by Rob Williams on September 18, 2006 in Motherboards
DFIs highly anticipated AM2 enthusiast board is finally here, after months of development. Like previous LanParty boards, this one caters to the overclocker, and simply checking out the BIOS screams that fact. Does it please this enthusiast? Read on…
Genie BIOS is where all the good stuff happens, and if you have had a previous DFI LanParty board, you know what to expect. Though, this time around the options are quite a bit different… some to reflect the AM2 platform specifically.
You can set the HTT, multi and width. Cool’n’Quiet is also here if you are in need of it. The C51/MCP55 options have to do with the link between the CPU and chipset, but I have not seemed to get very far with it… yet.
The PCI Device control allows you to disable lan ports, or the audio. Here you can also set up a RAID.
Here is the most hardcore part of the BIOS, and by hardcore I mean you must play it safe. DFI has given ultimate control over voltages, and that’s no exaggeration. While most motherboards offer Vcore increases of 0.0125v, this doubles the amount of flexibility by allowing increases of 0.00625v. The voltage control begins at 1.0v, and goes straight to 1.6v. This is impressive in itself, because many motherboards still don’t allow 1.6v that easily, at least without the % modifier.
If that was not enough, there is an option for the Special Add %… which ranges from 100.00% to 121.25% that you see in the picture. Choosing 1.6vcore and 121.25% would effectively give you an insane 1.94vcore. This is hardly safe unless you have a very proper setup, and don’t mind a CPU suicide. This much voltage can kill a CPU, so you have to understand what you are getting yourself into. More times than not, the PC just wouldn’t boot if it’s unstable, but sometimes it could go much worse.
The rest of the voltages are rather normal, except for the vdimm. The chipsets do not get to extreme highs like the others, but there is no need. The Vdimm capabilities is one reason I have been enjoying this board so far. Instead of most boards that allow 2.4v or 2.5v to the memory, this board allows you to reach 3.0v with small increments. Like the top vcore, 3.0vdimm can kill your memory… it’s already happened to a few people out there. I have found that there should be no reason to go beyond 2.7v or 2.8v, but even that is dangerous territory. If you need to go beyond that, then you have a poor kit of memory.
DFI gives a lot of “power” to the user, but it still is up to you to make sure you play it safe.
Under the DRAM configuration is what you would expect… drive strengths and timings.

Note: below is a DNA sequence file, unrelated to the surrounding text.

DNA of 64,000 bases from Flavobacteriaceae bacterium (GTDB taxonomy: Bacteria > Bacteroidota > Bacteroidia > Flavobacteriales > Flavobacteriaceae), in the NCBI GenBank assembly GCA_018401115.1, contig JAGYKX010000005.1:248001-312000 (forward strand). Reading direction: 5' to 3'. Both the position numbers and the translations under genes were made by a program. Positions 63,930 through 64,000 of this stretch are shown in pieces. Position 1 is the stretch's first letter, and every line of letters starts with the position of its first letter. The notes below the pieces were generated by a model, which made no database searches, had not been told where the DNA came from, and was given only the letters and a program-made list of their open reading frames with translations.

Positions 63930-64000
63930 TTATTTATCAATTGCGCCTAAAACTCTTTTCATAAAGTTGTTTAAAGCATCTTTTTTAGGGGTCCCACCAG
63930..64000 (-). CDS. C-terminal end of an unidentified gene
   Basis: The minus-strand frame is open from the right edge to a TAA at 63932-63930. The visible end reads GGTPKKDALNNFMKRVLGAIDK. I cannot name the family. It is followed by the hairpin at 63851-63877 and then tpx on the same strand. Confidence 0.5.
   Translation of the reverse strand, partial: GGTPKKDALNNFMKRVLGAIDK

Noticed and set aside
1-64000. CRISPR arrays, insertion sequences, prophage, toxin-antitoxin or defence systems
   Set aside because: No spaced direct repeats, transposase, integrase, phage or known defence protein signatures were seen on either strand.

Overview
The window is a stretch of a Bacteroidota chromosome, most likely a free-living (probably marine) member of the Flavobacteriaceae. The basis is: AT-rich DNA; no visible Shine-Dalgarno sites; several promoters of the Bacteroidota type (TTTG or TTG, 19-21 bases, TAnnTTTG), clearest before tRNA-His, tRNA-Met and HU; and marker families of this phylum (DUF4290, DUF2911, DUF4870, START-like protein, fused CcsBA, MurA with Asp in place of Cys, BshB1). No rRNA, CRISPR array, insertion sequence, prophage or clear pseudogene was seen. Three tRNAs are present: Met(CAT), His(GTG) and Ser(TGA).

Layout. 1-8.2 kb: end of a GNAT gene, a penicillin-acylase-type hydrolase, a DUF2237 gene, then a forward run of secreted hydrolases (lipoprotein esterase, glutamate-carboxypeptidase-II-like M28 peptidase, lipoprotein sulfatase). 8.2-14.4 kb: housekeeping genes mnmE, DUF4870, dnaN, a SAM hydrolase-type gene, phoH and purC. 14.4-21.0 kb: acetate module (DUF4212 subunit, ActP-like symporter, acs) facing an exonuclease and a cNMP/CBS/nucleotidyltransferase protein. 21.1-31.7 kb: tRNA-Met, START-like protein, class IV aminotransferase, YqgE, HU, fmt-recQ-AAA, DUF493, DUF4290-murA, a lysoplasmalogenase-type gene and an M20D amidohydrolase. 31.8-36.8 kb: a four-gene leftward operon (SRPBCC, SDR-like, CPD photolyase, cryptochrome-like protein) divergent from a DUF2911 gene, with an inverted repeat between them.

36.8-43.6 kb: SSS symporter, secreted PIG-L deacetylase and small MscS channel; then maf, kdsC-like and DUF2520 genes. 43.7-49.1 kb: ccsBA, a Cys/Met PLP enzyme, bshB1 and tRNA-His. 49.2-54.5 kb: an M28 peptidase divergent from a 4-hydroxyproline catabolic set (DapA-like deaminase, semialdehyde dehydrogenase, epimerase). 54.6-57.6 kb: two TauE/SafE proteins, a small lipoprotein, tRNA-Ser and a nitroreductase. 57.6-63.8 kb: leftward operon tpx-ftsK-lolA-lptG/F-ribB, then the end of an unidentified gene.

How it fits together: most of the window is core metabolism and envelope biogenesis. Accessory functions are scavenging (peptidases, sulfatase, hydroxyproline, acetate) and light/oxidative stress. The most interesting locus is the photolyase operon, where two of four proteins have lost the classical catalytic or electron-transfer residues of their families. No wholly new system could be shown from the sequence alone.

As you can see in the picture below, there are many options here that many other boards don’t offer. There’s something else here that I like even more than this fact though. Ever go into your BIOS to change a setting that’s set to Auto, and have no -sweet- clue what you should set it to? Well, here it will show in gray what the current setting is, so you know where to start. This is awesome because it prevents you from running SysTool or some CPUID program to see what current timings are at.
Well, Drive Strengths are not always as important as timings, so that fact proves even more useful here. “Oh no! What should my tRRD be?”. Well, as we can see, it’s 3 right now, so it may prove challenging to tighten, but there’s only one way to test! Yes, I love the fact that the settings are displayed there… it makes things much, much easier if you don’t want to memorize everything.
That aside… this is a feature rich BIOS as you can tell. All of the timings you need are available you to, including the ability to use EPP features if you have memory equipped with them. Of course, if you are a “real” overclocker, EPP is laughable.
One of the primary features that LanParty boards have become known for is the CMOS Reloaded. This effectively allows you to save up to 4 BIOS profiles so that you can return to your preferred overclocked or stock settings quickly. It works well… and the settings have all stayed after forcibly resetting the BIOS, which was nice to see.
I have to say though, after using the BIOS included with the M2N32-SLI, I am not as impressed with CMOS Reloaded. The ASUS board actually allows you to save settings to a thumb drive, and restore them from the same drive or even a CD-Rom. I would love to see something like that incorporated into LanParty boards in the future.
I am impressed with what the BIOS does offer overall though, because it caters directly to overclockers. Because of that, it lacks some various features found in other boards, but those are most likely not desired by people who want this board anyway.
As enjoyable as the BIOS is though, the version included with the board is far from perfect. I had quite a few problems within the first week of using it, which got quite aggravating quickly. The problem I was suffering was a random lockup after surfing through the first menu, regarding the time and hard drives and such. This is a known “IDE bug” and has been fixed in this beta BIOS.
Since switching over to this new BIOS, I have not had a single problem. However, this was quite a huge bug to be included with a board that currently ships. After looking around some forums, it seems I am not the only one who had the problem. I would have expected better QA prior to a board being released, but I am pleased that the beta BIOS has fixed the problem perfectly. So… if you plan to pick up this board, you will want to upgrade to this BIOS as soon as you can unless you want to risk running into the similar problems.